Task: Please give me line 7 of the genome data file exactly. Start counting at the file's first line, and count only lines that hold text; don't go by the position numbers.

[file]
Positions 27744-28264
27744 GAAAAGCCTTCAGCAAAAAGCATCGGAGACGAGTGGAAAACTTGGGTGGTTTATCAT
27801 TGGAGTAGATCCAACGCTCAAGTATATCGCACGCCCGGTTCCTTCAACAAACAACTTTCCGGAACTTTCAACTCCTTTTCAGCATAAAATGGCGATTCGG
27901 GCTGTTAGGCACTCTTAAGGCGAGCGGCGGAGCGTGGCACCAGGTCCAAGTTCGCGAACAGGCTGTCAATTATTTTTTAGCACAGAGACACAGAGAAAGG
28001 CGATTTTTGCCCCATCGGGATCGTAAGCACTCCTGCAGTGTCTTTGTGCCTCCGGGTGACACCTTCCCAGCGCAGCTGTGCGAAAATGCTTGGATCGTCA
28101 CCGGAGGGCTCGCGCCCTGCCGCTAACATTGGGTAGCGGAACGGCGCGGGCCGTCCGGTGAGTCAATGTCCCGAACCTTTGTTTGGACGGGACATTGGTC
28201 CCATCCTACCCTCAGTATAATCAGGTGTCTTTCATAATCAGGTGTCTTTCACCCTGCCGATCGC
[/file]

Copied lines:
28201 CCATCCTACCCTCAGTATAATCAGGTGTCTTTCATAATCAGGTGTCTTTCACCCTGCCGATCGC